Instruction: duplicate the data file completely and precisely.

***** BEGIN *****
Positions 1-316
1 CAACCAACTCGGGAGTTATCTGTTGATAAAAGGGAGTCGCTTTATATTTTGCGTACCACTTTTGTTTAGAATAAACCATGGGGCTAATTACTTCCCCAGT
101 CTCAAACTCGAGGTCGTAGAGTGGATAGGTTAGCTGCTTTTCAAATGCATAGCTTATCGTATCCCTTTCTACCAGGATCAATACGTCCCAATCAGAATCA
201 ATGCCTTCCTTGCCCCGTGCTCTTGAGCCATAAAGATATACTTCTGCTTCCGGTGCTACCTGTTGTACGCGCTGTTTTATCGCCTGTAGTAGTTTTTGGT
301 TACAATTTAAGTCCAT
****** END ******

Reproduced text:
Positions 1-316
1 CAACCAACTCGGGAGTTATCTGTTGATAAAAGGGAGTCGCTTTATATTTTGCGTACCACTTTTGTTTAGAATAAACCATGGGGCTAATTACTTCCCCAGT
101 CTCAAACTCGAGGTCGTAGAGTGGATAGGTTAGCTGCTTTTCAAATGCATAGCTTATCGTATCCCTTTCTACCAGGATCAATACGTCCCAATCAGAATCA
201 ATGCCTTCCTTGCCCCGTGCTCTTGAGCCATAAAGATATACTTCTGCTTCCGGTGCTACCTGTTGTACGCGCTGTTTTATCGCCTGTAGTAGTTTTTGGT
301 TACAATTTAAGTCCAT